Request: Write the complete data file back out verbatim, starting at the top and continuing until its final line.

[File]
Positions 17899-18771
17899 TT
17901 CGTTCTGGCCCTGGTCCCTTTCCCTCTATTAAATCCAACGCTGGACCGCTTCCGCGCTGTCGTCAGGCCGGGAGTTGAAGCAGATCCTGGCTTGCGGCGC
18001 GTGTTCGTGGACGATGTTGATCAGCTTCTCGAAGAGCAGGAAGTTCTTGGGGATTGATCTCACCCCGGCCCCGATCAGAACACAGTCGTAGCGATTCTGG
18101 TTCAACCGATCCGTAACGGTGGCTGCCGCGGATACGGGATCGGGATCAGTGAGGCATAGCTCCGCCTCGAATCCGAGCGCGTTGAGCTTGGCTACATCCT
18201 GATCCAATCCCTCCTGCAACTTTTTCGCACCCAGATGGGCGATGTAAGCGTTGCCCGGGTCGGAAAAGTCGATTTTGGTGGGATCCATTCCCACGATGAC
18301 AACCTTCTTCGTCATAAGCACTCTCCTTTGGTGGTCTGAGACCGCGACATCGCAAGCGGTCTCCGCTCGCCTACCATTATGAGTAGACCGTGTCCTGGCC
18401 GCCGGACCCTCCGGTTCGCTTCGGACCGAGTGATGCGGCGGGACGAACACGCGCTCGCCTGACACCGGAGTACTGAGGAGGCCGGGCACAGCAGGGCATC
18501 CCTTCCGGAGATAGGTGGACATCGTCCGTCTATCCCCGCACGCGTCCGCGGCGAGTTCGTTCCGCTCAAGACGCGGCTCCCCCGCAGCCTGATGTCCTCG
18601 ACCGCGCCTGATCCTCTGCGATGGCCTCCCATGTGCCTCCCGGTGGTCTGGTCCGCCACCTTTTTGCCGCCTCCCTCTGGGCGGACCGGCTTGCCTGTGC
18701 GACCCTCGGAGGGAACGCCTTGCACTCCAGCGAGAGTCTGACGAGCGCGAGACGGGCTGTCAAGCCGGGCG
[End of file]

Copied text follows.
Positions 17899-18771
17899 TT
17901 CGTTCTGGCCCTGGTCCCTTTCCCTCTATTAAATCCAACGCTGGACCGCTTCCGCGCTGTCGTCAGGCCGGGAGTTGAAGCAGATCCTGGCTTGCGGCGC
18001 GTGTTCGTGGACGATGTTGATCAGCTTCTCGAAGAGCAGGAAGTTCTTGGGGATTGATCTCACCCCGGCCCCGATCAGAACACAGTCGTAGCGATTCTGG
18101 TTCAACCGATCCGTAACGGTGGCTGCCGCGGATACGGGATCGGGATCAGTGAGGCATAGCTCCGCCTCGAATCCGAGCGCGTTGAGCTTGGCTACATCCT
18201 GATCCAATCCCTCCTGCAACTTTTTCGCACCCAGATGGGCGATGTAAGCGTTGCCCGGGTCGGAAAAGTCGATTTTGGTGGGATCCATTCCCACGATGAC
18301 AACCTTCTTCGTCATAAGCACTCTCCTTTGGTGGTCTGAGACCGCGACATCGCAAGCGGTCTCCGCTCGCCTACCATTATGAGTAGACCGTGTCCTGGCC
18401 GCCGGACCCTCCGGTTCGCTTCGGACCGAGTGATGCGGCGGGACGAACACGCGCTCGCCTGACACCGGAGTACTGAGGAGGCCGGGCACAGCAGGGCATC
18501 CCTTCCGGAGATAGGTGGACATCGTCCGTCTATCCCCGCACGCGTCCGCGGCGAGTTCGTTCCGCTCAAGACGCGGCTCCCCCGCAGCCTGATGTCCTCG
18601 ACCGCGCCTGATCCTCTGCGATGGCCTCCCATGTGCCTCCCGGTGGTCTGGTCCGCCACCTTTTTGCCGCCTCCCTCTGGGCGGACCGGCTTGCCTGTGC
18701 GACCCTCGGAGGGAACGCCTTGCACTCCAGCGAGAGTCTGACGAGCGCGAGACGGGCTGTCAAGCCGGGCG